Identifying EoE in SMA patients can be difficult, given that oesophageal reflux is a common gastrointestinal (GI) symptom encountered by SMA patients.5,13 Indeed, GI symptoms are associated with scoliosis, a common condition in SMA.14 Though the data compiled so far do not suggest a concomitant association between SMA and EoE, researchers suggest that patients with SMA who present with oral aversion, discomfort, and gastro-oesophageal reflux should be examined for EoE, particularly because EoE is treatable.5 Identifying EoE when it occurs thus offers an opportunity to improve SMA patients’ symptoms and quality of life.


1. Liacouras CA, Furuta GT, Hirano I, et al. Eosinophilic esophagitis: updated consensus recommendations for children and adults. J Allergy Clin Immunol. 2011;128(1):2-3. doi:10.1016/j.jaci.2011.02.040

2. Noel RJ, Putnam PE, Rothenberg ME. Eosinophilic esophagitis. N Engl J Med. 2004;351(9):940-941. doi:10.1056/NEJM200408263510924

3. Cherian S, Smith NM, Forbes DA. Rapidly increasing prevalence of eosinophilic oesophagitis in Western Australia. Arch Dis Child. 2006;91(12):1000-1004. doi:10.1136/adc.2006.100974

4. Ogino S, Wilson RB, Gold B. New insights on the evolution of the SMN1 and SMN2 region: simulation and meta-analysis for allele and haplotype frequency calculations. Eur J Hum Genet. 2004;12(12):1015-1023. doi:10.1038/sj.ejhg.5201288

5. Fuller HR, Shorrock HK, Gillingwater TH, et al. Two Cases of Spinal Muscular Atrophy Type II with Eosinophilic Oesophagitis. J Neuromuscul Dis. 2017;4(4):357-362. doi:10.3233/JND-170260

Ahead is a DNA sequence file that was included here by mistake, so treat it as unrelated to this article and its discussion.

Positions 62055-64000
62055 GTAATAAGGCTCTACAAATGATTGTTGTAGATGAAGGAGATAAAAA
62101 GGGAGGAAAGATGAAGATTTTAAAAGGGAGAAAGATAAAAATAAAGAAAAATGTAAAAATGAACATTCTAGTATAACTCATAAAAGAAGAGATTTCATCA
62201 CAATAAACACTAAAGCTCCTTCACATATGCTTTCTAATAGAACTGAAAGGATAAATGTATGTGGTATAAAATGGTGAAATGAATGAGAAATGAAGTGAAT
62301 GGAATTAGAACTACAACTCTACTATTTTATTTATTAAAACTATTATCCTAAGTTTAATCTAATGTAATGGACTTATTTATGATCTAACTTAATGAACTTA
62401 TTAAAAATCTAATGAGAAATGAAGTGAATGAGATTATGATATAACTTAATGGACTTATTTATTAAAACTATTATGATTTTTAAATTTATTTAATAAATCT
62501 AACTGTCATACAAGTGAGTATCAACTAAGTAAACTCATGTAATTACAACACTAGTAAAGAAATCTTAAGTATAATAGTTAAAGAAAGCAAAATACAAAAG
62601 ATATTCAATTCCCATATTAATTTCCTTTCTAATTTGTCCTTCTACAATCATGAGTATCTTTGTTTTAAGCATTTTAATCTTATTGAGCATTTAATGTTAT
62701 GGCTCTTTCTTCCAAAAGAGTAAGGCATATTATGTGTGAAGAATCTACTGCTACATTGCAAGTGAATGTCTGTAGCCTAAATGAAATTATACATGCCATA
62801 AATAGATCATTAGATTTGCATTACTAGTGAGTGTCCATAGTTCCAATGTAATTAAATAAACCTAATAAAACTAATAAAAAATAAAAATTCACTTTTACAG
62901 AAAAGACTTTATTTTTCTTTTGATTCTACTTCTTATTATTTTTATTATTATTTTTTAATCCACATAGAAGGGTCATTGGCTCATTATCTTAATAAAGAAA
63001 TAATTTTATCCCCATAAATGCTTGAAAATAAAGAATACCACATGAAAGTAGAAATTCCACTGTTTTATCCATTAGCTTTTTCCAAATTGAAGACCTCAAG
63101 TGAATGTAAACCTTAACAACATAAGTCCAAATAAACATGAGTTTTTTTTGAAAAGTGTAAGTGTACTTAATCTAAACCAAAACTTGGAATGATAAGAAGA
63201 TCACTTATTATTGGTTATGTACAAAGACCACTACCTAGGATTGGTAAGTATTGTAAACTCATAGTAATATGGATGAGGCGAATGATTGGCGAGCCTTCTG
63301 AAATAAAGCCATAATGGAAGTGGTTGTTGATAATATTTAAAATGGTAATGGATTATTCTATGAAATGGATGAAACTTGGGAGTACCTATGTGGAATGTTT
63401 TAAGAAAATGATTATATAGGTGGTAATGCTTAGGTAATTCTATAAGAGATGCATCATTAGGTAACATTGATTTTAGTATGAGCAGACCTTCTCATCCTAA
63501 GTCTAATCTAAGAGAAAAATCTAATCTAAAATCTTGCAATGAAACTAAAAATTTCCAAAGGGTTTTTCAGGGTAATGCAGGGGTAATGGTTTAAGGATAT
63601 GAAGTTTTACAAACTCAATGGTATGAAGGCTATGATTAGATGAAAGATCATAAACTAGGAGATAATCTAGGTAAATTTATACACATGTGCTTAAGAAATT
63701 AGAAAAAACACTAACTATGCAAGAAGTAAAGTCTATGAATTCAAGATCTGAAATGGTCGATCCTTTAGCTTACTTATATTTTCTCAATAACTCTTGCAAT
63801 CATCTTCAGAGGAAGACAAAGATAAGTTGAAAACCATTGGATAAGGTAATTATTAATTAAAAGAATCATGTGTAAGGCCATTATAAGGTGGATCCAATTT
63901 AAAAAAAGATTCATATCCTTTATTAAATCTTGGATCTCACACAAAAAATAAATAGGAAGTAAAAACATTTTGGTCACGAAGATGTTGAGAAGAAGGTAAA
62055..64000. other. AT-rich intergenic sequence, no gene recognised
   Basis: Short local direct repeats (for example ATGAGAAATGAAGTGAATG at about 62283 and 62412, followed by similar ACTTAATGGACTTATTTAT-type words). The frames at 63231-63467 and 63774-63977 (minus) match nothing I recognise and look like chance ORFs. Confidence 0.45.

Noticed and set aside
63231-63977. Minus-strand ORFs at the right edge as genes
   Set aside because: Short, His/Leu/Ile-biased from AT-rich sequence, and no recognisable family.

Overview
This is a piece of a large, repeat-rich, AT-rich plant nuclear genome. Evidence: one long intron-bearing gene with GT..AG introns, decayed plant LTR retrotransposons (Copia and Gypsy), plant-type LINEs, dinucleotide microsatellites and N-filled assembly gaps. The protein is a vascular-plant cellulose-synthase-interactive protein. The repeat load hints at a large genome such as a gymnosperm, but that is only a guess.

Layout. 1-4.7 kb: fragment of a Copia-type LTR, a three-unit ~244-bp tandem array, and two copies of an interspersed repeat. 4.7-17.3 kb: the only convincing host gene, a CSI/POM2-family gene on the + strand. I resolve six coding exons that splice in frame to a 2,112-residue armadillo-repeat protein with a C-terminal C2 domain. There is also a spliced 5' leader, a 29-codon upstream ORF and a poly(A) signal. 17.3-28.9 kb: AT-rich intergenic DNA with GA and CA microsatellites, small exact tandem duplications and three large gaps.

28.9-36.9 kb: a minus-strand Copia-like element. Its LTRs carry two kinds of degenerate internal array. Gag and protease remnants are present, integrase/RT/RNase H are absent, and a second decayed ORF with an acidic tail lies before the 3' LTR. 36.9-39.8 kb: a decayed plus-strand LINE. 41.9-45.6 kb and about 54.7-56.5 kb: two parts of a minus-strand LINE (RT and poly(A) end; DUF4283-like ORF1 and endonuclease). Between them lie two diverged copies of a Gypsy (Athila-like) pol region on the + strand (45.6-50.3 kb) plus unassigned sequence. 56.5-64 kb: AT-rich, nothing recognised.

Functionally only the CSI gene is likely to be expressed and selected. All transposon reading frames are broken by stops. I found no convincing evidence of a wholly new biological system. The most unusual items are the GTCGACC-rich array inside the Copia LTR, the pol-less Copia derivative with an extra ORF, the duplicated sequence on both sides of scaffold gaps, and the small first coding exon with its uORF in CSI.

6. Kapel RC, Miller JK, Torres C, Aksoy S, Lash R, Katzka DA. Eosinophilic esophagitis: a prevalent disease in the United States that affects all age groups. Gastroenterology. 2008;134(5):1316-1321. doi:10.1053/j.gastro.2008.02.016

7. Furuta GT, Katzka DA. Eosinophilic Esophagitis. N Engl J Med. 2015;373(17):1640-1648. doi:10.1056/NEJMra1502863

8. Abonia JP, Wen T, Stucke EM, et al. High prevalence of eosinophilic esophagitis in patients with inherited connective tissue disorders. J Allergy Clin Immunol. 2013;132(2):378-386. doi:10.1016/j.jaci.2013.02.030

9. Mulder DJ, Hookey LC, Hurlbut DJ, Justinich CJ. Impact of Crohn disease on eosinophilic esophagitis: evidence for an altered T(H)1-T(H)2 immune response. J Pediatr Gastroenterol Nutr. 2011;53(2):213-215. doi:10.1097/MPG.0b013e318213bf79

10. Jensen ET, Eluri S, Lebwohl B, Genta RM, Dellon ES. Increased Risk of Esophageal Eosinophilia and Eosinophilic Esophagitis in Patients With Active Celiac Disease on Biopsy. Clin Gastroenterol Hepatol. 2015;13(8):1426-1431. doi:10.1016/j.cgh.2015.02.018

11. Jensen ET, Hoffman K, Shaheen NJ, Genta RM, Dellon ES. Esophageal eosinophilia is increased in rural areas with low population density:  results from a national pathology database. Am J Gastroenterol. 2014;109(5):668-675. doi:10.1038/ajg.2014.47

12. Jensen ET, Kappelman MD, Kim HP, Ringel-Kulka T, Dellon ES. Early life exposures as risk factors for pediatric eosinophilic esophagitis. J Pediatr Gastroenterol Nutr. 2013;57(1):67-71. doi:10.1097/MPG.0b013e318290d15a

13. Wang, CH, Finkel, RS, Bertini, ES, Schrot, M, Simonds, A, Wong B. Consensus statement for standard of care in spinal muscular atropphy. J Child Neurol. 2007;22(8):1027-1049.

14. Hoeffel JC, Lascombes P, Schmitt M, Galloy MA. [Peptic esophagitis and scoliosis in children]. Ann Pediatr (Paris). 1992;39(9):561-565.